The Frank Erwin Center is coming down to make way for a new UT Austin-MD Anderson Cancer Center joint medical campus, but even in its demise, the former home of Longhorn basketball and many memorable moments in Austin's musical history is serving an important purpose.

2023 CAEE Erwin Center

The facility will act as a blueprint for reusing building materials beyond the core ingredients like concrete and steel. An innovative partnership between Texas Engineers, The University of Texas at Austin's Office of Sustainability and the construction team on the $25 million Erwin Center demolition project has led to the mapping and cataloging of reusable materials in the building, such as doors, chairs, tile, carpet, electronics and more.

This partnership will result in a set of policy recommendations that the University will apply to future capital projects, creating a more sustainable construction process. It will allow future project teams to improve methods for salvaging materials.

"There are so many useful materials in a big facility like the Erwin Center that can have a second life somewhere else," said Christopher Rausch, an assistant professor in the Fariborz Maseeh Department of Civil, Architectural and Environmental Engineering who is leading the reuse effort. "But because of the time and effort it takes, many of them just go to waste, and we want to keep that from happening."

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Civil, architectural and environmental engineering professor Christopher Rausch and student Marianne Saab inside the Erwin Center before large-scale demolition began.

Though many raw materials will be recycled, including roughly 3,800 tons of steel and 20,000 tons of concrete, making up roughly 80% of the building, the goal is to take this sustainable process even further by cataloging more complex materials that could be reused in other facilities.

Rausch and his team used Light Detection and Ranging (LiDAR) technology to map the building. This is the same sensing technology that guides autonomous vehicles and helps government agencies map our changing landscape.

The team used the images to catalog visible materials and "peel back the onion" of the building and examine materials behind walls or above ceilings. They then ranked those materials by their reuse potential, sorting them into four categories: A (strong marketplace for reuse), B (contingent on finding a buyer), C (requires additional condition testing), and D (not practical for reuse, but can be recycled). Items like lock systems, motors, controllers, transformers, chairs, fire alarm panels, security systems were scored among the most reusable items.

"Categorizing these materials helps the University know next time where to focus salvage efforts early on to save some of these things that could be reused somewhere else," Rausch said.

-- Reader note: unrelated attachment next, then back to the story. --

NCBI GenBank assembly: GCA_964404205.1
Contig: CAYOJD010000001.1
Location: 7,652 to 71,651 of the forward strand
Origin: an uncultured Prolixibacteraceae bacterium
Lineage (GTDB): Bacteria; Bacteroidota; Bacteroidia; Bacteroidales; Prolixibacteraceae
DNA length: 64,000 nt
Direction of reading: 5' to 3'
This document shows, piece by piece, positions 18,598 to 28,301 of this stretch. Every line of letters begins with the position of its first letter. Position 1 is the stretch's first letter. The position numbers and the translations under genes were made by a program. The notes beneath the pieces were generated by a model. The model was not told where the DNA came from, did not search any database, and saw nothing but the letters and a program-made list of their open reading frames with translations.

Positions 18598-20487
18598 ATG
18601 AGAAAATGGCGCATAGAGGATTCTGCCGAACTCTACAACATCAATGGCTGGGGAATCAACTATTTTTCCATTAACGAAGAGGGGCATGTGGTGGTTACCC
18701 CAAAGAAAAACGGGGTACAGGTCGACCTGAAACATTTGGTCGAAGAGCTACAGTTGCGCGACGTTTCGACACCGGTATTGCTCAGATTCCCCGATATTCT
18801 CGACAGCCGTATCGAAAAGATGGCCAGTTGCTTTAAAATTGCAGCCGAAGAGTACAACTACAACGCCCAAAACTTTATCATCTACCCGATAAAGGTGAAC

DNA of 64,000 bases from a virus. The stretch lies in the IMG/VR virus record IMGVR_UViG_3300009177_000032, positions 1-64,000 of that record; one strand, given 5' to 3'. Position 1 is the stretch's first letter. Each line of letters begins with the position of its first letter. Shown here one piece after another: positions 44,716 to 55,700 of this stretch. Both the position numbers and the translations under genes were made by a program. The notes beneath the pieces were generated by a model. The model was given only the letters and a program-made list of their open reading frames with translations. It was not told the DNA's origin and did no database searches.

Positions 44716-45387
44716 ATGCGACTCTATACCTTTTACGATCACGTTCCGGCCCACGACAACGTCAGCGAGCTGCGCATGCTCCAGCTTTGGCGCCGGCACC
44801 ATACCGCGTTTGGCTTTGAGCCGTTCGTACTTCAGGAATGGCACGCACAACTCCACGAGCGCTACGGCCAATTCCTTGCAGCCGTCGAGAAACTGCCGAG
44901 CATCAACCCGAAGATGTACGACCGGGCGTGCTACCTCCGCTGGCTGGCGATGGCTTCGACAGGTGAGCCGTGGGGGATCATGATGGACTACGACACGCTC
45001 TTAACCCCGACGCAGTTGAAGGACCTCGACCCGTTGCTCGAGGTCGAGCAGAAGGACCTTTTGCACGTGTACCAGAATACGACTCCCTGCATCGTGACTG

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Rausch joined the Cockrell School in 2022 after several years in the construction industry. He focuses on improving the construction process through automation, design innovation and sustainability improvements.

Soon after coming to UT, he began working with the Office of Sustainability. He sought to bring his innovative techniques to capital projects on campus. The office plugged Rausch into the Erwin Center demolition, even though it was already underway.

"It’s more about the opportunity for future buildings, to divert even more materials than we did with the Erwin Center, to save and reuse every scrap we can and keep it from getting buried," said Jim Walker, director of the Office of Sustainability.

UT’s Green Fund supported Rausch's work on the Erwin Center. His work is an example of the projects the Green Fund supports: those that use the Forty Acres as a “living lab,” where students, faculty and staff can apply their research to real-life projects.

In addition to a more sustainable construction process, organizations like school districts, nonprofits and other universities could benefit from a robust reuse process. Plenty of services will help find new homes for doors, kitchen equipment and electronics. But all that takes time.

"If you have better information earlier, and that's what Chris' research is all about, you're more able to make those connections and set up those logistics to divert materials," Walker said.

Demolition on the Erwin Center began last fall. The arena, which can still be seen from Interstate 35 through Austin, is now roofless, and most of the walls are gone, too. After the building comes down in late May, crews will spend the summer clearing the site.

The demolition was done conventionally using construction equipment rather than explosives for safety purposes and to limit impact on surrounding areas and buildings.

Groundbreaking on the new medical center is expected in 2026. The University of Texas at Austin Medical Center will start with two new hospital towers – The University of Texas MD Anderson Cancer Center and a UT Austin hospital.